The Committee will review the status of the Authority’s Working Capital Fund, the status of the International Seabed Authority Endowment Fund for Marine Scientific Research in the Area, the Voluntary Trust Fund as well as the status of the implementation of the International Public Sector Accounting Standards.
The Finance Committee members will take note of a report of the Secretary-General (ISBA/22/FC/2) prepared in response to its request at the last session, on the possibility, from a legal perspective, of considering advances from the Endowment Fund to the Voluntary Trust Fund to be grants.
The Voluntary Trust Fund was established in 2002 to help members of the Authority from developing countries participate fully in the meetings of the Legal and Technical Commission and the Finance Committee. It is funded by members of the Authority and others.
The Endowment Fund, established in 2006, promotes and encourages the conduct of marine scientific research in the Area for the benefit of mankind as a whole. It carries this out by supporting the participation of qualified scientists and technical personnel from developing countries and also by providing them with opportunities to be involved in relevant initiatives.
According to the Authority’s Secretariat, as at 1 December 2015, a total of 76 scientists and government officials from 40 developing countries have obtained financial support from the Endowment Fund.
An annex to the Secretary-General’s report to the Finance Committee shows the total amounts transferred from the Endowment Fund to the Voluntary Trust Fund to date.
Legal and Technical Commission
At its February 2016 meetings, the Legal and Technical Commission focused on priority items on its agenda, including the applications for five-year extensions of the six contracts for exploration for polymetallic nodules in the Area and the development of the minerals exploitation regulations.
The six contractors are: Yuzhmorgeologiya sponsored by the Russian Federation, the Interoceanmetal Joint Organization sponsored by Bulgaria, Cuba, Czech Republic, Poland, the Russian Federation and Slovakia, the Government of the Republic of Korea, the China Ocean Mineral Resources Research and Development Association sponsored by China, Deep Ocean Resources Development Co. Ltd sponsored by Japan, and the Institut français de recherche pour l’exploitation de la mer.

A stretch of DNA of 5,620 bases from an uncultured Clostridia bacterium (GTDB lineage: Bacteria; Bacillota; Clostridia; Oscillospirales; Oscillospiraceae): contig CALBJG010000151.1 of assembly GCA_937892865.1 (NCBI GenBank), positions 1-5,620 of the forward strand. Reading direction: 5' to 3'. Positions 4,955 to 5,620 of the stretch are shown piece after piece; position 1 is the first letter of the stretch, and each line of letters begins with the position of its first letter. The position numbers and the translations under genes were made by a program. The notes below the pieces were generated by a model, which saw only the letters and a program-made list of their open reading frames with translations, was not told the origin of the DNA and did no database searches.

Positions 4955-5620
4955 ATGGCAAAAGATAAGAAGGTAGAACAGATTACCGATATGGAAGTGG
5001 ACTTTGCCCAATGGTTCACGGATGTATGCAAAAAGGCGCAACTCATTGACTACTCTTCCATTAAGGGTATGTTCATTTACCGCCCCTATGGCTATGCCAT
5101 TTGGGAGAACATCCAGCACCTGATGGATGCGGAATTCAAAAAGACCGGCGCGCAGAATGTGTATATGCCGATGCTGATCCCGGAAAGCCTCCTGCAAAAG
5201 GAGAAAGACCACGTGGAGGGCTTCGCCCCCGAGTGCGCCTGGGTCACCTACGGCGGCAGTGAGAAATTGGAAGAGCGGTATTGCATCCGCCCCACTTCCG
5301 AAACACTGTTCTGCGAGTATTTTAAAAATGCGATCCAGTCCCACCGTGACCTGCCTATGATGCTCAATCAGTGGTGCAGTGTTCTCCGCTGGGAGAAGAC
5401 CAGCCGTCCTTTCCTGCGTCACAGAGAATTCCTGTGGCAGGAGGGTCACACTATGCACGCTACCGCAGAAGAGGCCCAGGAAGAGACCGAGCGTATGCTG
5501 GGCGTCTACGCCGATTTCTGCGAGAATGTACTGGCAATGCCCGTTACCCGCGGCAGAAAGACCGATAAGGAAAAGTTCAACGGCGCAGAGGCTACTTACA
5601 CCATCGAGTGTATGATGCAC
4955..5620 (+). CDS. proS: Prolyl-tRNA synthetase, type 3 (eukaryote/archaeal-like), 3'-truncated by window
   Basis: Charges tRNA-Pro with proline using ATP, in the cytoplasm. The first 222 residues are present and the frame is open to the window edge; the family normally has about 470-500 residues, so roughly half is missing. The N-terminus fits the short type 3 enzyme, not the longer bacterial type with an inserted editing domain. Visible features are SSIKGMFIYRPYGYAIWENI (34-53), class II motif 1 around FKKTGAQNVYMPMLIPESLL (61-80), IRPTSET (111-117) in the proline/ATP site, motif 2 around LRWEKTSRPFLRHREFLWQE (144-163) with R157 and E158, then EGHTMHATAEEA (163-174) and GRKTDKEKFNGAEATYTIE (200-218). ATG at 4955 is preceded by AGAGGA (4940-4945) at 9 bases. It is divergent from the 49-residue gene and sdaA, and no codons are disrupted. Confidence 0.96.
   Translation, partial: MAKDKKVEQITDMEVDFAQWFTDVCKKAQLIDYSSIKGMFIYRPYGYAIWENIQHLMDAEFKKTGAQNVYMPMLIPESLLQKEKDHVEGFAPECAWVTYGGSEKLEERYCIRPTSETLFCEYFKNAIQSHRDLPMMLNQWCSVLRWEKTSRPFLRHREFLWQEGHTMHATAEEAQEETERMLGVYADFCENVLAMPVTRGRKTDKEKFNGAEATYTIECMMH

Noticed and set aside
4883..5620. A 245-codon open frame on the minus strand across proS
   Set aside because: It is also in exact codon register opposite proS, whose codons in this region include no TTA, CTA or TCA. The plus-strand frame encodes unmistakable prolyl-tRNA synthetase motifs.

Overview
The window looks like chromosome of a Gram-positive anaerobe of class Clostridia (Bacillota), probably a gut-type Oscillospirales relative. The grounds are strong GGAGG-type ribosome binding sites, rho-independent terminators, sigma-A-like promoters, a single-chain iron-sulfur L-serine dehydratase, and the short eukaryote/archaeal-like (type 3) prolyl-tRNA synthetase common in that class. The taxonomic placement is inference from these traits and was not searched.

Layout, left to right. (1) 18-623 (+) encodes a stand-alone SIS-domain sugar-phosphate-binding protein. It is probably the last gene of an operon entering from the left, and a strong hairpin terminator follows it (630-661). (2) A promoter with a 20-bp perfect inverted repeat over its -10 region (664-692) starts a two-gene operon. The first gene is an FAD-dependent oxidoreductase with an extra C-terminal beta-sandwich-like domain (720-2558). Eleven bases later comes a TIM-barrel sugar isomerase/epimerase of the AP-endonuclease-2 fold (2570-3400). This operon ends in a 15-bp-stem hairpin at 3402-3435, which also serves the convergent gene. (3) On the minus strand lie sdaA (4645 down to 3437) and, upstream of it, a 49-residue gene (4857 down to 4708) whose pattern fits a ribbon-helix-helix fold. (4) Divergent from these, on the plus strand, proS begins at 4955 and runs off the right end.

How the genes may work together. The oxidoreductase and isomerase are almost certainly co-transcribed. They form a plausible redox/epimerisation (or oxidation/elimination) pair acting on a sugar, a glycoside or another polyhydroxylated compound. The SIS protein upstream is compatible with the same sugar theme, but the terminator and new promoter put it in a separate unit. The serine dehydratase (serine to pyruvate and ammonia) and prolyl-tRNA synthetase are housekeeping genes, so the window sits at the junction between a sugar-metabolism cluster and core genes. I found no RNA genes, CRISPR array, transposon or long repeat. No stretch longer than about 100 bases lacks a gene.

The Commission examined the applications and its recommendations are expected to be submitted to the Council at its July session.
Substantive work on the draft minerals exploitation regulations include a zero draft of the text, standard contract terms based on the working structure already greed upon and a technical implementation plan. To assist the Commission, the Secretariat has produced four discussion papers – available on its website – covering dispute resolution; data and information management; and the development of a communications and engagement strategy for the Authority to ensure active stakeholder participation in the development of the exploitation code.
Also on the Commission’s agenda are proposals on environmental impact assessment and their evaluation as well as other environmental issues which would be regulated by the code.
According to a report of the Secretary-General (ISBA/22/C/5), 24 contracts for exploration had entered into force as at 27 April 2016 (15 for polymetallic nodules, 5 for polymetallic sulphides and 4 for cobalt-rich ferromanganese crusts).
The report also states that two new contracts had been signed since July 2015. They are a contract for exploration for cobalt-rich ferromanganese crusts, signed with a Brazilian company, Companhia de Pesquisa de Recursos Minerais S.A. in Brasilia, on 9 November 2015; and a contract for exploration for polymetallic nodules signed with the UK Seabed Resources Ltd. in New York on 29 March 2016.
Three other contracts are expected to be signed this year: one with the Cook Islands Investment Corporation for exploration for polymetallic nodules; another with the Government of India for exploration for polymetallic sulphides; and the third with China Minmetals Corporation for exploration.